By Jessica Kelmon, Associate Editor
Remember when people debated the housing bubble? As a renter, it didn’t seem all that pertinent to me. Now we know that large-scale overvaluing, overconfidence, and under-evaluating touches us all. But when people (read: the media, 99% movement activists, and, famously, venture capitalist/entrepreneur Peter Thiel) talk about an education bubble, they’re comparing higher education to a free market system.
The concepts aren’t quite parallel in my mind, but a new infographic series by Education News makes a strong case for the analogy – and paints a scary picture of a system that’s out of control.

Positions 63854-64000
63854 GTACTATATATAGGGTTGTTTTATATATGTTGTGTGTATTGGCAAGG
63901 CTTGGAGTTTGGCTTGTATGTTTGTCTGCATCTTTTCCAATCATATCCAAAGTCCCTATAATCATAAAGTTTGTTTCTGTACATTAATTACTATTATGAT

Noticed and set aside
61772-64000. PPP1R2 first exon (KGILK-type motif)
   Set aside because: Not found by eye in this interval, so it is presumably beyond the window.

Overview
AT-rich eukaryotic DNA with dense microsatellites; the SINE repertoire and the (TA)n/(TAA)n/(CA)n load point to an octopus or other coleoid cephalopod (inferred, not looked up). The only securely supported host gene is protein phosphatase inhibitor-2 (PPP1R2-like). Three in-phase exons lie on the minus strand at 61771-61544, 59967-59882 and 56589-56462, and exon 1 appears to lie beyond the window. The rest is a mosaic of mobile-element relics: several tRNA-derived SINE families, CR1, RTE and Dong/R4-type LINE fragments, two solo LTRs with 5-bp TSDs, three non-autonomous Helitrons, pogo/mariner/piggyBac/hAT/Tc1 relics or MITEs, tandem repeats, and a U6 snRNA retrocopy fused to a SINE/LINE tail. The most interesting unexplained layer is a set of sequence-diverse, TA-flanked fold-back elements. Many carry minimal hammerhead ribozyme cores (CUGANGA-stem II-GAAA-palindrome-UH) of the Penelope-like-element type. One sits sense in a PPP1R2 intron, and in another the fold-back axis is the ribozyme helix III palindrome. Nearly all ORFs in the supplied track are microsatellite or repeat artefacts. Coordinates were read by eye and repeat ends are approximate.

Do you see the parallel between high levels of mortgage borrowing to become homeowners and high levels of student borrowing to pay skyrocketing (up 439% in the past 30 years) college costs? And if so, do you think that it constitutes an education bubble that could pop? What might that mean: a significant drop in kids going to college, kids delaying college until they can pay cash rather than borrowing, a shortage of young qualified professionals, more trade schools?
With 20/20 hindsight, quite a few people probably wouldn’t have gone for the mortgages they did in ’05 - ’08. So if you’re a parent and you want your child to go to college, what, if anything, do you think we can or should do now (planning, saving, outsmarting the system, etc.) to best hedge our bets against an education bubble?